Publishers Getting The Wrong Message Over eBook Piracy

from the going-in-the-wrong-direction dept

Well, you just knew this was going to happen eventually. Suddenly publishers are starting to freak out over "ebook piracy," claiming (totally inaccurately) that they've lost $600 million to it. Of course, as some are noting the real problem isn't "piracy" but the industry's response to it:
The best way to fight piracy? Got e-book shoppers accustomed to buying from legitimate sources before it's too late. That means easy downloading, fair prices and the ability to move content easily from machine to machine within a household. Use of the standard ePub format and the end of traditional DRM could go a long way in that regard.
Instead, they're likely to go in the other direction (they always do) and try to raise the DRM walls higher in a futile effort to "fight" piracy. Of course, as we discussed nearly a year ago, the ebook industry could really use more piracy, because it's actually a great indicator of what people really want. And, of course, locking up content with more DRM will only serve to take away value. If there's growing piracy, that just means the industry is putting up unreasonable barriers. Hopefully publishers realize this before totally screwing things up, but somehow it seems likely they'll make all the same mistakes as the music industry.

Filed Under: drm, ebooks, piracy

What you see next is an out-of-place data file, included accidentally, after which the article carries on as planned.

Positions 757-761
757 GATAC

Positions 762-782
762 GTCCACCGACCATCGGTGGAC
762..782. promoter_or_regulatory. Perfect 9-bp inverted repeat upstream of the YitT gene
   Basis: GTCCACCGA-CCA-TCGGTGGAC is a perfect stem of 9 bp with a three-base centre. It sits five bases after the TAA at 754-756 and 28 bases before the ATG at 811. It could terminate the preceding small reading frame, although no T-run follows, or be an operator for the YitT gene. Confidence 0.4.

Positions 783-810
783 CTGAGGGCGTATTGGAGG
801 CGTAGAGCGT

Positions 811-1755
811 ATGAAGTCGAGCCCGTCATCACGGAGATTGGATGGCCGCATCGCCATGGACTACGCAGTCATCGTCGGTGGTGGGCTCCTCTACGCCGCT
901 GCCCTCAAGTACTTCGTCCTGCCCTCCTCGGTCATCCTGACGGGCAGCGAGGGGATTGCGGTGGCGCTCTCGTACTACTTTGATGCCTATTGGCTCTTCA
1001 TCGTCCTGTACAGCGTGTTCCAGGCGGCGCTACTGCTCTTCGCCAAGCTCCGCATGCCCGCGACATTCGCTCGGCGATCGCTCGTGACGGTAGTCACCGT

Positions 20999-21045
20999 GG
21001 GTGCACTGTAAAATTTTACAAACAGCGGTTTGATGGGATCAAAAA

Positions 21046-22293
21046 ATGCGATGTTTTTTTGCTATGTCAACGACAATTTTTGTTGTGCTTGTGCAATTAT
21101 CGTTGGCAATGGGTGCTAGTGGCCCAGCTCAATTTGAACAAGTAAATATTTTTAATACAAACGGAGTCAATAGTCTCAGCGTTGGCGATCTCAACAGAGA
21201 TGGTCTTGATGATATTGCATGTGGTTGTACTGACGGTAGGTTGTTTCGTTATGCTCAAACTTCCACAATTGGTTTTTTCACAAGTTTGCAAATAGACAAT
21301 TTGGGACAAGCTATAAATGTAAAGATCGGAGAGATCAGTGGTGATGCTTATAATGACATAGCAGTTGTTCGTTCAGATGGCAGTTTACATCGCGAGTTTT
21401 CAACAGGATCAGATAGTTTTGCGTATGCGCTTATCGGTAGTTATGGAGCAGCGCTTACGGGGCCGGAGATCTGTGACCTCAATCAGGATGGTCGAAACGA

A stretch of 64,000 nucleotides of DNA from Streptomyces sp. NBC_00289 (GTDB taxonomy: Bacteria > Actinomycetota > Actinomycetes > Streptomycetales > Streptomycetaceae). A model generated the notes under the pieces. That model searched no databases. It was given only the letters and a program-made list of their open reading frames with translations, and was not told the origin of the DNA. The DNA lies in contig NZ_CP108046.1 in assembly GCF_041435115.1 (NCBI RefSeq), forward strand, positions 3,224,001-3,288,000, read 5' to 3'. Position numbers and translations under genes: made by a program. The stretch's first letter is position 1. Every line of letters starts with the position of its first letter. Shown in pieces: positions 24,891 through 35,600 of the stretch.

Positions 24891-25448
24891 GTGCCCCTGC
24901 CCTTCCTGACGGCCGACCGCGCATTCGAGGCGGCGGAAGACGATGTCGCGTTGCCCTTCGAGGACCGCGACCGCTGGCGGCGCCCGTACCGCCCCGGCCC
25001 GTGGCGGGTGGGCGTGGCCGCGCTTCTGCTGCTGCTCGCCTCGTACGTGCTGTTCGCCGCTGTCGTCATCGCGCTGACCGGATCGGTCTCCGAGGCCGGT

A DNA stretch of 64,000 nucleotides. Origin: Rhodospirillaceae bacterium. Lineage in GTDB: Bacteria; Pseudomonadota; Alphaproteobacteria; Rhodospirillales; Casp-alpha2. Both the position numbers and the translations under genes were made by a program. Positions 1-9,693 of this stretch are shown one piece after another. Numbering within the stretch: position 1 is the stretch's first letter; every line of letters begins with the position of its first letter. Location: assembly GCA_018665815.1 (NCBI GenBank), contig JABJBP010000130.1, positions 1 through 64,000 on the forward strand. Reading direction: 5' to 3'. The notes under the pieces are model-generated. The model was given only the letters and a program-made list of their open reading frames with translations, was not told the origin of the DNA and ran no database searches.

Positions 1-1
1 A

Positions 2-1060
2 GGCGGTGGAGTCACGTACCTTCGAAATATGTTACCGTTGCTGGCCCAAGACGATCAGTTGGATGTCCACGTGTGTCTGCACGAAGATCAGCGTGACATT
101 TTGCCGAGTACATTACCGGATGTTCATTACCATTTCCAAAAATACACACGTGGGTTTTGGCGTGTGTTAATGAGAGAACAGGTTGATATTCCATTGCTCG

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  1. icon
    Marcel de Jong (profile), 24 Nov 2009 @ 1:42pm

    Re: Re:

    Actually there is already a problem. Right now you have two big formats competing... Adobe's EPub and "Amazon's" Mobipocket. Both have DRM, but Amazon's license stipulates that you can't have Mobipocket DRM on your device next to any other DRM.
    So you can only have a EPub Reader or a Mobipocket ereader device.
    Right now I have a Bebook ereader with a firmware version that supports .mobi pocket, but most ebook providers in my country prefer .epub. And there is a firmware version available that supports .epub, but that strips the mobipocket drm support from the device.
    The problem is that I already have books in DRM'ed .mobi format.
    Of course I could alternate between firmwares, but that's like juggling with fire, something is bound to break at some time.
    Or I could somehow circumvent the DRM on those mobipocket books and possibly violate a law or two. Not sure which is worse, the piracy of downloaders or this kind of sellers piracy.

    Consumers can never win format wars.

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